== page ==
Santa Barbara has North America’s largest Moreton Bay fig tree, planted in 1877 at its current location. Its dimensions are so impressive that it is said that the canopy can shelter 1,000 people. It was somewhat difficult to find the tree, located on the corner of Chapala and Montecito Streets behind the railway station, but once we did, we were astonished with its immense size and spread.
A big reason we stopped here to have lunch was the praise that Julia Child heaped on La Super Rica, a taqueria on the outer edge of the Santa Barbara commercial district. It’s basically a stand on the corner of Milpas and N. Alphonse Streets, though the covered eating area makes it look bigger than it is. Long lines frequently form, so it’s best to arrive during off-peak hours. The menu is written on a blackboard which a newbie will study for a good while before deciding what to order. We did that and ordered The Super Rica Special (marinated pork with pasilla chile and cheese) and two kinds of tacos (pork adobado and chorizo).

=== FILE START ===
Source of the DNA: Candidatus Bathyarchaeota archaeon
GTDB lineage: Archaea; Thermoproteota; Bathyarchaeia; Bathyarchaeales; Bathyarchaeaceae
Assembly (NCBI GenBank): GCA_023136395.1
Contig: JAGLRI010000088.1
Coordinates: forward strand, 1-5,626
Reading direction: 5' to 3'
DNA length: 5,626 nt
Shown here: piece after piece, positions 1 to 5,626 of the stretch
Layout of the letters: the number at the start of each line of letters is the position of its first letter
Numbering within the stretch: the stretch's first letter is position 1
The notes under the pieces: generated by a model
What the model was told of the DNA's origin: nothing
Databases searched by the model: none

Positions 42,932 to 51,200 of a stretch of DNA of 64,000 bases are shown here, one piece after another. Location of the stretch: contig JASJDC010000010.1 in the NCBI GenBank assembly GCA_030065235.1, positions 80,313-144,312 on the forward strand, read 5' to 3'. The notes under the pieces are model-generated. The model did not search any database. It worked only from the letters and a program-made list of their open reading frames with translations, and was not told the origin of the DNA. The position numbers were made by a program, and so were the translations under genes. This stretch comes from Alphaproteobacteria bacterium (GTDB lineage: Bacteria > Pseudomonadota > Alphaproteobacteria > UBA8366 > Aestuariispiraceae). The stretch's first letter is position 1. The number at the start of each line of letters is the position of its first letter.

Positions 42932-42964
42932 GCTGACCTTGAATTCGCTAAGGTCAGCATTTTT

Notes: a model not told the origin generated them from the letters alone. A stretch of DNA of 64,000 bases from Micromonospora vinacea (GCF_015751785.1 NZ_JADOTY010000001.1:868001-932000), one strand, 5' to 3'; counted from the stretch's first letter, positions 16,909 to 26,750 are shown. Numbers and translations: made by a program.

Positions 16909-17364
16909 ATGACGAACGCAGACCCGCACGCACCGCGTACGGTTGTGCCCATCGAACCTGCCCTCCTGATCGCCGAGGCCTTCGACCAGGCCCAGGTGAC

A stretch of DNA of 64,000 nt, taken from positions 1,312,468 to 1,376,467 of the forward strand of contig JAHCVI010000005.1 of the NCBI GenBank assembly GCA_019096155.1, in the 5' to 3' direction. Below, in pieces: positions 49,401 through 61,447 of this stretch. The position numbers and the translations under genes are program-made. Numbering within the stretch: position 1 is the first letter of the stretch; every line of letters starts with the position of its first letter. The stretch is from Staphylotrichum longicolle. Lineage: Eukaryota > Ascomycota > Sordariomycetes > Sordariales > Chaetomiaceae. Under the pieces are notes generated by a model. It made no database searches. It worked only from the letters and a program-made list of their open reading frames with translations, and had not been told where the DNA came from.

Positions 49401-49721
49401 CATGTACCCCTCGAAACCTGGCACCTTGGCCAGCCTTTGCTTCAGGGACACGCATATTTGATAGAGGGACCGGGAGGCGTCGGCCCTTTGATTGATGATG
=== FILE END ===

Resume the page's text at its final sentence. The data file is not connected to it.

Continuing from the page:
The Super Rica Special suffered from an overload of cheese, sort of like American fast-food pizza. The pork flavor was fine and the chopped fresh pasilla chiles were interesting but the cheese glued everything together. It was an exercise in frustration to pry small pieces from the entreé without fighting long, stringy strands.
The tacos are served unadorned—the meat filling is simply piled on soft tortillas. The salsa bar lets you add whatever you want. Pork adobado tacos were greatly improved with the excellent (and spicy) pico de gallo.
The sausages in the chorizo tacos were very flavorful, but again salsa is required to give it extra dimension.
Overall, the experience at La Super Rica was above average. I have eaten at other taquerias in Southern California, especially in the LA area, that are better. Heck, even Taqueria Yungapeti in Walla Walla, WA, is a couple of rungs up the ladder.
La Super Rica
622 N Milpas St
Santa Barbara, CA 93103